Villagers in east China had a nice surprise the other day when falling water levels revealed a 600-year-old Buddha statue, Chinese state media Xinhua reports.
Water levels have fallen almost 10 meters (33 feet) at the Hongmen Reservoir, also known as Zuixian Lake, in the Nancheng county of Jiangsu Province following the construction of a nearby hydropower gate renovation.
Archeologists quickly made their way towards the sleepy town last week, after a local resident spotted the stone head of a Buddha emerge out the water’s surface. Archeological diving teams were also brought onto the scene to investigate.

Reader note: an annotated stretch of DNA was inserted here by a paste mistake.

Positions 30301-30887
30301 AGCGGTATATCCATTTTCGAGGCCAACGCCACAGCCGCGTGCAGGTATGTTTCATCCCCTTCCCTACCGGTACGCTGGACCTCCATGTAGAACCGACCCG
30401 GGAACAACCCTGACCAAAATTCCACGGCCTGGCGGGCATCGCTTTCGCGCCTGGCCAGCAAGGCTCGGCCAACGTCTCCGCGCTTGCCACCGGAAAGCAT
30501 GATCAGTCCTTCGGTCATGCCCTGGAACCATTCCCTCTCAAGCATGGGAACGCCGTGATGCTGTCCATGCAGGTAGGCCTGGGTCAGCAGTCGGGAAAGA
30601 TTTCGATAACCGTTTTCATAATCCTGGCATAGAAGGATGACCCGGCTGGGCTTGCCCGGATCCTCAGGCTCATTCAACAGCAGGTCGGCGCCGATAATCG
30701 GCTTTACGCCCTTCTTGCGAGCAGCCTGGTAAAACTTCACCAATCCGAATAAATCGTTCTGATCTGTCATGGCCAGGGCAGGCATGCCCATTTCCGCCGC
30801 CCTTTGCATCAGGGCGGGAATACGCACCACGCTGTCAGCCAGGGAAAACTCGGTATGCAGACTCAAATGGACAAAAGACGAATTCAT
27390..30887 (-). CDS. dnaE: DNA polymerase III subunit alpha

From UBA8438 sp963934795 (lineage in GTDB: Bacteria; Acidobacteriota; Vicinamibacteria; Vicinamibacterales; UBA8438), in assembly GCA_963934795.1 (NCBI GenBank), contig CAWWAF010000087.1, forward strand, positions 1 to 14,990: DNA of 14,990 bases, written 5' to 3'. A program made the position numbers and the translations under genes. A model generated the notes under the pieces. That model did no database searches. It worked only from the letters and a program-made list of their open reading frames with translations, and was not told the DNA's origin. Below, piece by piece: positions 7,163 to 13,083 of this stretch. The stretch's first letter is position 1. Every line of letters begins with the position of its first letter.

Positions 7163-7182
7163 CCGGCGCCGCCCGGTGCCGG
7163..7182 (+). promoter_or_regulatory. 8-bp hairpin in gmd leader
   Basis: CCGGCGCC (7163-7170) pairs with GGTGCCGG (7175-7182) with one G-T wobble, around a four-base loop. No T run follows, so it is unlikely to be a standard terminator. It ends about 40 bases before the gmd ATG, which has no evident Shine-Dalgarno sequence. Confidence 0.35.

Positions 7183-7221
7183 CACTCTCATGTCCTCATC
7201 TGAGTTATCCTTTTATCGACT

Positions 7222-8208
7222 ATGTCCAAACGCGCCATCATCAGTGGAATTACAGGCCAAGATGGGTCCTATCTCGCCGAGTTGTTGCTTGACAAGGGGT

After a quick look, the researchers think the 3.8-meter (12.4-foot) tall statue, could date back to around the 14th century. The statue remains remarkably intact as it has avoided weather erosion. It's also a fortunate survivor of Chairman Mao’s Cultural Revolution, which sought to aggressively remove traditional elements from Chinese society between 1966 until 1976.
"A preliminary study of the statue suggests it was probably built during early Ming Dynasty, maybe even earlier as the Yuan Dynasty," Xu Changqing, director of the Research Institute of Archaeology of Jiangxi province, told CNN News.
Most exciting of all, this is just be the tip of the iceberg when it comes to the town’s treasures. An 82-year-old blacksmith, Huang Keping, recalls visiting the site before the reservoir was built in 1958, saying he remembers how a small temple stood at the foot of the Buddha statue.
He told Xinhau: "I went to the temple in 1952 and saw the Buddha statue for the first time. I remember the statue was gilded at that time."